ICC Champions Trophy 2017: South Africa's traditional inability to handle pressure haunted them in loss to Pakistan

It is not known if ICC Chief Executive Dave Richardson witnessed the rain-truncated match between Pakistan and his country, South Africa. If he had, it would have been with a familiar feeling of the team’s mental inadequacy in crucial stages of major international matches.

Richardson would have firsthand knowledge of South Africa’s frailties. He had played in the Hero Cup semifinal against India when his team needed a mere 5 runs from the final over bowled by Sachin Tendulkar. A non-regular bowler was pitted against a Brian McMillan. Yet by the end of that over, Fannie de Villiers, McMilan and Allan Donald combined could not score more than a run apiece.

South Africa made the wrong calls under pressure against Pakistan. AP

South Africa made the wrong calls under pressure against Pakistan. AP

Their feet had turned jelly, their thinking muddled and they were so overcome by pressure that they could not even put bat to ball.

In fact this inability to rise to the occasion has spelt South Africa’s doom in many a tournament, including editions of the World Cup.

Man for man the Proteas fielded a team far superior to Pakistan’s. They had a formidable bowling side, brilliant fielders and some of the most gifted batsmen in world cricket. But while Pakistan, who were in a must-win situation called upon their ‘A’ game, South Africa failed to play to potential as they were once again let down by their fragile temperament.

How else could they justify this loss? They had everything going for them, including the outcome of the toss. They chose not to chase because they were uncertain of their batsmen’s ability to handle the pressure of a run chase. This, coming from a team ranked number one in ODIs and playing a team ranked eighth revealed their defeatist frame of mind. After all with threat of rains looming over every match in this tournament and a dreadful Duckworth-Lewis rain rule to contend with, any captain would blindly opt to chase.

But South Africa are not “any side”. They are traditional chokers and hence their strength or weakness is not qualified in terms of batting or bowling prowess but by the ability to withstand pressure.

On Wednesday they were done in by that intangible element called pressure and it showed when they succumbed to a “bluff bowler”. Left arm spinner Imad Wasim would be called just that in any colloquial regional language in any of India’s cricket maidans. He is a “bluff spinner” or “straight spinner” whose ball does not turn at all. Every now and then he sends down arm deliveries that come into a right hander and that seemed to have completely confounded the South African batsman.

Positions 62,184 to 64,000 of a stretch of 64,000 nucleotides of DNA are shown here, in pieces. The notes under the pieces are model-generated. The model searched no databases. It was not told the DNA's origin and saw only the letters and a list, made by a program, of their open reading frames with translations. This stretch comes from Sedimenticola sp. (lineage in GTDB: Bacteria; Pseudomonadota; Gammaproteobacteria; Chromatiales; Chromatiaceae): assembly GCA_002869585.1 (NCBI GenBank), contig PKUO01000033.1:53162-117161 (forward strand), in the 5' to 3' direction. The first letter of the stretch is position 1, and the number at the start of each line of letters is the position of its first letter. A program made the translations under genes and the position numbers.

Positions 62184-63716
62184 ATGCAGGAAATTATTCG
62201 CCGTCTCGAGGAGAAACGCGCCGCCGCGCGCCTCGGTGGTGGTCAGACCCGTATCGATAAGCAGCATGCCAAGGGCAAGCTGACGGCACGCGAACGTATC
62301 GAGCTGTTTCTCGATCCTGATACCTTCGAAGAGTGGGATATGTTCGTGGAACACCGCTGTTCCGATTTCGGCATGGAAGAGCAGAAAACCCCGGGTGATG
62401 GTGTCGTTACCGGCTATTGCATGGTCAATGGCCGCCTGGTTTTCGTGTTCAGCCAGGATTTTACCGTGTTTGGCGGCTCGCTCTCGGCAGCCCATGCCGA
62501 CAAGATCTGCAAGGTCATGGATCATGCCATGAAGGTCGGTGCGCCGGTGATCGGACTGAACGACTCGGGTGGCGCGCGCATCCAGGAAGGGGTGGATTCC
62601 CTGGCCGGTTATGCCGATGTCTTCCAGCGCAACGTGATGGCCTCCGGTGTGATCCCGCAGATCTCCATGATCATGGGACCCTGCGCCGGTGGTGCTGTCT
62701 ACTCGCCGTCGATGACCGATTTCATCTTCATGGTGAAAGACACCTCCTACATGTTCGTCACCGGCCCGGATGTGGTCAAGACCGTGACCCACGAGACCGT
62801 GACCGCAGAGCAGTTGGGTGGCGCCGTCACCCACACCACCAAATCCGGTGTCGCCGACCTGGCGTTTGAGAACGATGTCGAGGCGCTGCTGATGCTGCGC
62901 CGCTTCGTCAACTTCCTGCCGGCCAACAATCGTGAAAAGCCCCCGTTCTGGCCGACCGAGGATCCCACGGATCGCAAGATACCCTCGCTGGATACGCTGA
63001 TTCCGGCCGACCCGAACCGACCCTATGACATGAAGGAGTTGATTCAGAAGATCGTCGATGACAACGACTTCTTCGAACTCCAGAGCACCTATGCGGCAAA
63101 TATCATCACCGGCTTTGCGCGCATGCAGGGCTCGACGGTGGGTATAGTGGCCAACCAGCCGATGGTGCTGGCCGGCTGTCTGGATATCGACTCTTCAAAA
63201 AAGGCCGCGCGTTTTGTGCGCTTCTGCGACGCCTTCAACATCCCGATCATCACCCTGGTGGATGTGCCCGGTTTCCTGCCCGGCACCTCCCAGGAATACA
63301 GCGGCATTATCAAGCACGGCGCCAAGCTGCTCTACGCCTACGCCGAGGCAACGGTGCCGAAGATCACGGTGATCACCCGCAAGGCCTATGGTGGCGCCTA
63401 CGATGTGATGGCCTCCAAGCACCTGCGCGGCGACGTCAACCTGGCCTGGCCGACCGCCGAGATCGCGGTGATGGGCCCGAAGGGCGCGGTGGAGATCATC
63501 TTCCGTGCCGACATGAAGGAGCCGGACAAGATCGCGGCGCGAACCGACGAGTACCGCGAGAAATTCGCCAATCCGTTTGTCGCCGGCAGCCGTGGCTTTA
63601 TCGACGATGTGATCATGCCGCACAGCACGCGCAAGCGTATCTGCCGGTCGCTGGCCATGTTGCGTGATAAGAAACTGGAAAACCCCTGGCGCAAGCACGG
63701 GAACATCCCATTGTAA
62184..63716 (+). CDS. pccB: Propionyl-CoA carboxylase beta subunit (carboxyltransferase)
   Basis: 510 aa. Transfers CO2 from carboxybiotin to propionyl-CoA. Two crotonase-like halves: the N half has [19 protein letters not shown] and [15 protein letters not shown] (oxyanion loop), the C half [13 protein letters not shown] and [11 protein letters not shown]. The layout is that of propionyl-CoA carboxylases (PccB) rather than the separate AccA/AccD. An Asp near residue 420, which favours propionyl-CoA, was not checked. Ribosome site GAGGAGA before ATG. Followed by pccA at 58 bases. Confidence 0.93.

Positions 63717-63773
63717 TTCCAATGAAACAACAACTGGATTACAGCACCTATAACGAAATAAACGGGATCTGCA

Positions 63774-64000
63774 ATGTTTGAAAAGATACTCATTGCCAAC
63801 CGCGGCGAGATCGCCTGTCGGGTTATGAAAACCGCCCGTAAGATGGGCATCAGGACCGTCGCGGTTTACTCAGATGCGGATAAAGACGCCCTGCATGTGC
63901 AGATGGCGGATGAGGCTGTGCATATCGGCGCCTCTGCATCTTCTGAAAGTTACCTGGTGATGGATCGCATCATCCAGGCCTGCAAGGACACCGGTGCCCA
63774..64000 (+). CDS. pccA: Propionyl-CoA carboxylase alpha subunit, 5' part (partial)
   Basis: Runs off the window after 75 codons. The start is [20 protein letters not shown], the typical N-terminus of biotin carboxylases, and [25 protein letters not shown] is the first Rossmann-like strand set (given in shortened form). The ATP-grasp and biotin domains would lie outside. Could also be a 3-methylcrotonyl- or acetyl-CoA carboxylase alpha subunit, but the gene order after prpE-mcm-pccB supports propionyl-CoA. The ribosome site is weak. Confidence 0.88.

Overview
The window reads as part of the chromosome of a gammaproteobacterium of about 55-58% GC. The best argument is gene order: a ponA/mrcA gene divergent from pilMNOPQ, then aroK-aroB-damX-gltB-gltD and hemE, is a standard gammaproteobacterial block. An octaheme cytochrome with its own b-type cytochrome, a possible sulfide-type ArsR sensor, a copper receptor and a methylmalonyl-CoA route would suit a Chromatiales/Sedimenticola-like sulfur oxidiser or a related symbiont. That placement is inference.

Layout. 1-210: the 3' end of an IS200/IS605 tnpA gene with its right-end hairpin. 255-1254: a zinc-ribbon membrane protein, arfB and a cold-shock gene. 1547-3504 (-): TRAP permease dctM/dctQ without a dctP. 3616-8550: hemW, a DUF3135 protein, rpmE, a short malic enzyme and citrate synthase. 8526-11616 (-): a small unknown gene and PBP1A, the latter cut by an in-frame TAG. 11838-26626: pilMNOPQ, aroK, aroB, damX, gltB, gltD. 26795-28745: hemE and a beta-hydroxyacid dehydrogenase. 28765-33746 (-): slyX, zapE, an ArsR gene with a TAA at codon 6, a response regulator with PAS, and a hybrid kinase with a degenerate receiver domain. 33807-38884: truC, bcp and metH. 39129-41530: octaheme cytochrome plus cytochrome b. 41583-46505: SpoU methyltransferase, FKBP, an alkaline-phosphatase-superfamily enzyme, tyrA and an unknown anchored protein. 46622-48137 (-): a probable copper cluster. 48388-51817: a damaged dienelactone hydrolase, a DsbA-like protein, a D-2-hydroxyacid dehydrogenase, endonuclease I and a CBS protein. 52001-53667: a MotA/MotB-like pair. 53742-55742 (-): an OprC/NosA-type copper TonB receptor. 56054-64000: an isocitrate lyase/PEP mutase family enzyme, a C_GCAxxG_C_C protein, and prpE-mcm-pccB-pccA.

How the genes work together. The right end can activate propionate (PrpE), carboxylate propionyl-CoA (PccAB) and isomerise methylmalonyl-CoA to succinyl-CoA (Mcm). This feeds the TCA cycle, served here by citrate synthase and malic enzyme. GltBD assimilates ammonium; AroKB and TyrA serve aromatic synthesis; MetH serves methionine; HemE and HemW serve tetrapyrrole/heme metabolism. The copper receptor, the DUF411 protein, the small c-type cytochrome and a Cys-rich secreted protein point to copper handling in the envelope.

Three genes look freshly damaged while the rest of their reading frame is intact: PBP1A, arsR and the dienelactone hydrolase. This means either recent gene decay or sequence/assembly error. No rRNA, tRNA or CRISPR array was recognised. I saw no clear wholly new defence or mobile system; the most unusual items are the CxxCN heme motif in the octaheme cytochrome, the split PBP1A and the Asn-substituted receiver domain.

In the match against India he was belted for 66 runs in his 9 overs. This included the three massive sixes struck by Hardik Pandya. Yet South Africa, bogged down by expectations and pressure not only failed to take the battle to him, but also allowed him to get away by conceding just 20 runs in eight overs. Besides they gifted two crucial wickets, of opener Hashim Amla and skipper AB de Villiers (a first ball duck).

Indeed the manner in which the Proteas succumbed to pace and spin alike was appalling. Most of the time this was caused by pressure playing havoc with footwork. The leaden foot was evident by paceman Hasan Ali’s dismissal of Faf du Plessis, JP Duminy and Wayne Parnell.

In fact the South African approach to batting was so tense that it must have reminded Pakistan of their own approach against India. In a format of the sport which calls for fearless batting, South Africa did themselves in by their fear of chasing and later by their approach to spin and pace bowling alike.

It took Kagisa Rabada (26 off 23 balls), the number nine batsman, to show a refreshingly relaxed approach. No wonder he and top scorer David Miller (75 n.o. from 104 balls) added 48 runs at nearly 8 runs an over at the death. The final total of 219 gave their bowlers some wriggle room.

Pakistan, during the chase, were in trouble and might have even lost the match if rain had not intervened. But they were also apt to play smartly. Fakhar Zaman took his chances, got knocked on the helmet twice by bouncers, but made a quickfire 31 off 23 balls.

Pakistan at 93 for three could have been in trouble. But the experienced Shoaib Mallik, realising that rains were imminent rattled up quick runs and coaxed Babar Azam too to play some positive strokes to keep the team ahead of the Duckworth Lewis par score. A score of 119 for three put them 19 runs ahead when rains halted play.

South Africa will rue having batted first for they ended up gifting the match to Pakistan. The latter now have a toe-hold into making it to the next stage of the event and they surely won’t be the ones to let go of it.

Updated Date: Jun 08, 2017 13:07 PM

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